We have covered all four major millennial views that sincere Christians have held throughout history. Now again, I have said from the onset – you can’t hold your particular view in a dogmatic fashion. That is what bothers me about a lot of people today. People will say, “I turned on the TV last night and saw some prophesy guy, he has it all figured out.” Baloney. They don’t. So whatever view you hold, hold that view with conviction, but also hold it with humility. As we can see Christians have interpreted Scriptures differently when it comes to this issue for many, many years.
We can be sure of this – and this is orthodox Christianity – that Jesus Christ is coming again. That the end of times is about a person, the end of times is about Jesus Christ. Our hope should be fixated on Him, serving Him, and giving Him the glory in everything that we do.
Now why does this matter as we look at these two views? I think it matters for several reasons. First of all, it matters because both of these views are realistic about suffering. They are very realistic about suffering and the evil that is happening in our world today. Now a problem I have with some people, who may be on the fringes of the charismatic movement, is how they deal with their problem of evil and suffering. A lot of Christians in this stream have no place for Job or they have no place for Paul. They have no place for sickness. They have no place for true suffering. They have no place for poverty in their particular theology, and I think that is anti-Biblical. They are kingdom now, kingdom now, kingdom now, everything now, everything’s in the atonement, your healing is in the atonement, and your wealth is in the atonement. If Paul would have had the faith that I have today, he wouldn’t have had the thorn in the flesh and Job would have failed. That is wrong. That is wrong.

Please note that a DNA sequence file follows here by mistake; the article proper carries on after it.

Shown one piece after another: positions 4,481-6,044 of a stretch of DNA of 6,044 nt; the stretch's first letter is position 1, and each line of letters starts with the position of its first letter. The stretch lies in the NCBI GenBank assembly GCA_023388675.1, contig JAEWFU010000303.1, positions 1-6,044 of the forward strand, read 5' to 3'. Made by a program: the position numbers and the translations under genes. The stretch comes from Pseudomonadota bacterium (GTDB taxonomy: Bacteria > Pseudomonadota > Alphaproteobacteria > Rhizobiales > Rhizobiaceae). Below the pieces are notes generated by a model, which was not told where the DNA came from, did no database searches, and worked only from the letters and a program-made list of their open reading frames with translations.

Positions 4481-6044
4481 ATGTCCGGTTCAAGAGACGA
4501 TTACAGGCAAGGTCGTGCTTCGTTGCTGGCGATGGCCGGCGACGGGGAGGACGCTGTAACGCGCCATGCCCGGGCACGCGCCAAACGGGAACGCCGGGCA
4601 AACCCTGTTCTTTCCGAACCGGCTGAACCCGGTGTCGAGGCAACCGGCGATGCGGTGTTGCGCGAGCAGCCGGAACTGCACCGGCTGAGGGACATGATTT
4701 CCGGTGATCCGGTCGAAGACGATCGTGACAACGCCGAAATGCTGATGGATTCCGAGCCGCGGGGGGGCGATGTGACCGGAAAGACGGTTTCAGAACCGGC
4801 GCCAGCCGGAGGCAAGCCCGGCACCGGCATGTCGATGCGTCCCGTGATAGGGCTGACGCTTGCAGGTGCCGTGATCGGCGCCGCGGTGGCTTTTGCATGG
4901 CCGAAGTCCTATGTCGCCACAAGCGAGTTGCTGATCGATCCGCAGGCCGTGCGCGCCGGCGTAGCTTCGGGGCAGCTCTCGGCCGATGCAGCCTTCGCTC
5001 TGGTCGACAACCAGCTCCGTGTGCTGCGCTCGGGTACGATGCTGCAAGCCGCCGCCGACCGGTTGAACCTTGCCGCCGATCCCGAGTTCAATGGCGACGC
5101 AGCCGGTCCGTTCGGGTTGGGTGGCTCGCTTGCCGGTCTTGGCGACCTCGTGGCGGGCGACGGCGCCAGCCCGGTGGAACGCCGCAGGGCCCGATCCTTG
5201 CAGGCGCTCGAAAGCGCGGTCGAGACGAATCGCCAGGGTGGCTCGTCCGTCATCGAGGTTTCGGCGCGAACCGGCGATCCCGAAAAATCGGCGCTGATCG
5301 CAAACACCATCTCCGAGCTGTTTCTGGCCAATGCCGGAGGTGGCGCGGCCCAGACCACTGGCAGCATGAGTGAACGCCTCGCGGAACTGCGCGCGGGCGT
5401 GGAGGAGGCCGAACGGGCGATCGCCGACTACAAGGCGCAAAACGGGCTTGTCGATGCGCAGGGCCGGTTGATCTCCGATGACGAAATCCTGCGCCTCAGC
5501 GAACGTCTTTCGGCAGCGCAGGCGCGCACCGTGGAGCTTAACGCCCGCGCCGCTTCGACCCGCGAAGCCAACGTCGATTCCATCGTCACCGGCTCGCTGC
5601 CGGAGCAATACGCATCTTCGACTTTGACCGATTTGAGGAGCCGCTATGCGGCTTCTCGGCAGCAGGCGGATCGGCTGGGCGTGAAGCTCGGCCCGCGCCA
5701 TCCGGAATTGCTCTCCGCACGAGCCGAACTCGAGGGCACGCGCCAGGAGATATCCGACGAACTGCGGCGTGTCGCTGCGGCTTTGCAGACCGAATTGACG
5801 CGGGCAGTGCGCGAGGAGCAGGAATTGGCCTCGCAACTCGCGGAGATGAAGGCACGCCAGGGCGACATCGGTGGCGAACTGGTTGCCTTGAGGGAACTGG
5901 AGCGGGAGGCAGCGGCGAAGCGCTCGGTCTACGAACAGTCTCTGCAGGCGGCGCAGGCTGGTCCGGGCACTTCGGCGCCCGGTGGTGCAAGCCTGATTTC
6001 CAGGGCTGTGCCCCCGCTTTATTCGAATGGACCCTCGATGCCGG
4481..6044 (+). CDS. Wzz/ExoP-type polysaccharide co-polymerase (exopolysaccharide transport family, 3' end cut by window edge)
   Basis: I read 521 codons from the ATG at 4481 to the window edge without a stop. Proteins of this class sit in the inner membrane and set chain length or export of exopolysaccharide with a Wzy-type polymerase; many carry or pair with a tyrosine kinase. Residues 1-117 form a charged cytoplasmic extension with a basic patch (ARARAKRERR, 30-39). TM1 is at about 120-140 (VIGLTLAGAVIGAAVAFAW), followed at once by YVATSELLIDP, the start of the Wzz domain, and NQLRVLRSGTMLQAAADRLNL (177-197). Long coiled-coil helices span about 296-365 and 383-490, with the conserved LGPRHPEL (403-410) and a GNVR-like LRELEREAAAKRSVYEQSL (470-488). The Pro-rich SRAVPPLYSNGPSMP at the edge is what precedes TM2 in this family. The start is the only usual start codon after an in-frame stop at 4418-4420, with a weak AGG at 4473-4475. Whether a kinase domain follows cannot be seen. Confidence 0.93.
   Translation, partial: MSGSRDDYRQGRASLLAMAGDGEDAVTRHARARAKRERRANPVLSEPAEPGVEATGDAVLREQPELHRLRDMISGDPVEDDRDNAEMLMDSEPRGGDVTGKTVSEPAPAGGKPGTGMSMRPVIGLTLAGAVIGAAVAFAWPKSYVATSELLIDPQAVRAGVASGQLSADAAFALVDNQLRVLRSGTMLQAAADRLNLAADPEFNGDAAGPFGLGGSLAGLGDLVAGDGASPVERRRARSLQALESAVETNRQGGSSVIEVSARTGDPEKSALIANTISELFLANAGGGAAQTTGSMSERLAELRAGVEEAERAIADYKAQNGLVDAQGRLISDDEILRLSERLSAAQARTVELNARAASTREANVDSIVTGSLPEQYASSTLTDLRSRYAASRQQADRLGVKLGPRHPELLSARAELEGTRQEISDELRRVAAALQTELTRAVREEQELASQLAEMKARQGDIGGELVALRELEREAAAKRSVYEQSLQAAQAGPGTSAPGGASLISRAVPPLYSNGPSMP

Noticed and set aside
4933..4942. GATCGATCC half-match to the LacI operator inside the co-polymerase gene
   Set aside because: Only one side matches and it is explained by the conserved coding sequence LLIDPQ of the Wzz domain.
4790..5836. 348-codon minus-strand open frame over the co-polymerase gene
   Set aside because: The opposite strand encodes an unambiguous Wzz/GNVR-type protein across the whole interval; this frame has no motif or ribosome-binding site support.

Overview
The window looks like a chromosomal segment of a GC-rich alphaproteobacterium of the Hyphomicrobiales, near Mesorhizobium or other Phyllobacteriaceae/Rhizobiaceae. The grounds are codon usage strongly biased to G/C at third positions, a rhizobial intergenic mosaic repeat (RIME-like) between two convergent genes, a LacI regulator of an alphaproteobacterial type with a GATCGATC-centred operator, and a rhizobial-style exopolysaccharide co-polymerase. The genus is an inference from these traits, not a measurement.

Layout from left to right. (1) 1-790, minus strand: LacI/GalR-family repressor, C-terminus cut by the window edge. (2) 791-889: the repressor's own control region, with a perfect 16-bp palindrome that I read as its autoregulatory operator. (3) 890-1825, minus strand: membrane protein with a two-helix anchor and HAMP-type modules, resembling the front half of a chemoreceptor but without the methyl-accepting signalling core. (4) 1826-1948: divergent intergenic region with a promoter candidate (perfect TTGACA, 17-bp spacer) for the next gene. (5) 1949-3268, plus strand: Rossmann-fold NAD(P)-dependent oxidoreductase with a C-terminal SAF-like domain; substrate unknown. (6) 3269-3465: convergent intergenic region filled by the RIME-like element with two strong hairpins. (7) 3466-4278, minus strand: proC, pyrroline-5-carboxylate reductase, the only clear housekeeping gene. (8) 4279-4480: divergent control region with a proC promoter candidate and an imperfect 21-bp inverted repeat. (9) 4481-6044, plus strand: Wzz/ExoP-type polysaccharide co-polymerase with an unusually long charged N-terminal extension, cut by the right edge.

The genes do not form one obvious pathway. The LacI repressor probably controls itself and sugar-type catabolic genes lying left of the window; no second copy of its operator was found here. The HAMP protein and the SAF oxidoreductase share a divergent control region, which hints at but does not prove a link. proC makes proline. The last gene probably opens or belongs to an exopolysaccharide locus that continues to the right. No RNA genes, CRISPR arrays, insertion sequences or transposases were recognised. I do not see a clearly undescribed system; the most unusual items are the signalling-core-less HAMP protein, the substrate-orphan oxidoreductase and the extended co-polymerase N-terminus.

We have to be realistic about the evil and suffering that’s happening in the world today. And we haven’t really cracked the code on that. God is sovereign. God is holy. God is in charge. And yet horrendous, catastrophic, inexplicable things happen to babies, to children, to people – whether they’re a Christian or whether they’re not a Christian. So these views are realistic about suffering in this present time.
Also both of these views are still hopeful. Why? Because the final word is not found in the doctor’s report that you have a deadly disease or sickness. The final report is not what you hear at Earthman Funeral Home or George Lewis Funeral Home when someone dies and you hear the eulogy. That’s not the final report. What is really real is not necessarily what we can see with our eyes. The story of suffering or hurting, or persecution or injustice in your life, that’s not the final story. The final story is God’s story; God’s story of sending His Son, Jesus Christ. He is sending His Son back to right every wrong; and to reward His people; and to bring us into this new heaven and new earth where we will rule and reign with Him. Our hope is in Jesus Christ. Our hope is that Christ is with us now, and then we will fully be with Him in the future.